Visit from Queen Alexandra

1914 - British Red Cross extends hospital tent camp

During the 1st World War, the most serious casualties were brought back to England for treatment, with what were known as 'Blighty wounds'. The huge numbers of casualties being brought back from the Front led to the British Red Cross setting up additional temporary hospitals at the back of the site. Tents were also used to accommodate some of the convalescing soldiers.

1915 - Japan Red Cross Society

At the request of the Japanese government, the Japan Red Cross Society sent three groups of doctors and nurses to Europe; one to each of Japan's allies, Britain, France and Russia. Two doctors and twenty two nurses arrived at Netley in January 1915 and worked in the hospital for a year.

1916 - The Battle of the Somme

The Battle of the Somme, fought in northern France, was one of the bloodiest of WW1. Lasting 141 days, from 1 July to 18 November 1916, it saw appalling numbers of casualties. By the end of the battle, the British Army had suffered 420,000 casualties including nearly 60,000 on the first day alone. The most serious casualties of the battle were evacuated by hospital ship and ambulance train to hospitals in the UK, including Netley, for treatment.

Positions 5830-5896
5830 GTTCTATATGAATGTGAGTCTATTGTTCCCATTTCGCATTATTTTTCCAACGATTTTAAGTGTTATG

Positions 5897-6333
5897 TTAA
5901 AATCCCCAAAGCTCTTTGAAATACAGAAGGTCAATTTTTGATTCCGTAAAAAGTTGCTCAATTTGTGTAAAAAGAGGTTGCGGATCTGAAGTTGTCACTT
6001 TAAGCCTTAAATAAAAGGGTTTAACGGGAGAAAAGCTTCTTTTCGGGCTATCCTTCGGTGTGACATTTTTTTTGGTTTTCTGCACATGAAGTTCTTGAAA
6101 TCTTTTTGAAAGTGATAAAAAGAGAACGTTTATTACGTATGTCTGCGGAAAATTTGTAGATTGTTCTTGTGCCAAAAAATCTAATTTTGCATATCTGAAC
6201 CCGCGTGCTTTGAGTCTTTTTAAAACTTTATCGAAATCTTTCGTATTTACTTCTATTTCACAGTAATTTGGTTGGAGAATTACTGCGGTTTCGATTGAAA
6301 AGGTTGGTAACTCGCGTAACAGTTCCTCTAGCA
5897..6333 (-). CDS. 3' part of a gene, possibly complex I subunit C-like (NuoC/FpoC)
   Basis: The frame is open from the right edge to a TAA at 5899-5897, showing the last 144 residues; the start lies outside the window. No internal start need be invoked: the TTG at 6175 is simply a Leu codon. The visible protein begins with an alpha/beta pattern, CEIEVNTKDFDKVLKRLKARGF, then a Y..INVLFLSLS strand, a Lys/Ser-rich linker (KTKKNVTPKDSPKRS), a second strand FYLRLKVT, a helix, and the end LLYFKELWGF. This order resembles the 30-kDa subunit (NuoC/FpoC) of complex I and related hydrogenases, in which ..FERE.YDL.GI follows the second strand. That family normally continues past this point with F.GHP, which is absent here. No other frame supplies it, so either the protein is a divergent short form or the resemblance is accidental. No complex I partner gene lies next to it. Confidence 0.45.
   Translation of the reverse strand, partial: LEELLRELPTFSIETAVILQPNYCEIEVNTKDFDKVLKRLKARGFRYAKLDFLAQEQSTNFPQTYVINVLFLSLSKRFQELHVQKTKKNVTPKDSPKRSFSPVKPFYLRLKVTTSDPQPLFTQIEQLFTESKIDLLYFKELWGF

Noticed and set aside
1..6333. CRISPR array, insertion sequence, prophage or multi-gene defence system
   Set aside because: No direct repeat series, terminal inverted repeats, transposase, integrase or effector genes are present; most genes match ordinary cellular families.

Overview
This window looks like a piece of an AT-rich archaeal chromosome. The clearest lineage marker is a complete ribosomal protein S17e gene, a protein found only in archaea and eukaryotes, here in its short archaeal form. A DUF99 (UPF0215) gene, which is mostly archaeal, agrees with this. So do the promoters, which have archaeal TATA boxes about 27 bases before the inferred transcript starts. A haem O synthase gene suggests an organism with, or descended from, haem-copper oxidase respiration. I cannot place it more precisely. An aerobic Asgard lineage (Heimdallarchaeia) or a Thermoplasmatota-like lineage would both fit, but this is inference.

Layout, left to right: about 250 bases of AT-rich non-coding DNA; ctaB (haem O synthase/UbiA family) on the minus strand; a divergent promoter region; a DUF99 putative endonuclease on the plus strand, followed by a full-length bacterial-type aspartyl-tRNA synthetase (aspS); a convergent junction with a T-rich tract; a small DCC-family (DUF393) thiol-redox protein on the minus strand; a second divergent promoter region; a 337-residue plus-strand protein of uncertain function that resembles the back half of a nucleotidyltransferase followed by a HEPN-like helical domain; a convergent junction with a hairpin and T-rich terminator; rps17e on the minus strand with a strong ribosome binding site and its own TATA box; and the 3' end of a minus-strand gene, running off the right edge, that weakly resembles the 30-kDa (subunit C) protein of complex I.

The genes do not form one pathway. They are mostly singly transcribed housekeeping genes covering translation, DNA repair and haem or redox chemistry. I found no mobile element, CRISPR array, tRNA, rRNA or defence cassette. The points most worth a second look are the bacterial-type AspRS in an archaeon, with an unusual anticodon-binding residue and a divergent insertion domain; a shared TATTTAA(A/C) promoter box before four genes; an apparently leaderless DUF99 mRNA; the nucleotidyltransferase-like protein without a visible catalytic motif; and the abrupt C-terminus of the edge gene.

1917 - King George V, Queen Mary and Princess Mary visited Netley

On 30 July 1917, King George V, Queen Mary and Princess Mary visited Netley to tour the hospitals and meet some of the patients of the 1st World War who were being treated there. This included meeting Corporal McLean of the London Scottish Regiment, a patient in the Red Cross Hospital, who had been a servant to both King George V and his father, King Edward VII.

1922 - Chelsea Pensioners Holidays

Every year, a party of Chelsea Pensioners (former members of the British Army from the Royal Hospital at Chelsea) came to the Royal Victoria Hospital at Netley for a three-week holiday. They were taken on day trips and treated to a variety of entertainments, as well as being able to ‘roam at will through the village.’

1939 - 2nd World War patient influx

Patient numbers at Netley, which had decreased during the inter-war years, rapidly increased again from the start of the 2nd World War in 1939. The hospital was also a key muster point for Army medical staff when they were called up for service overseas.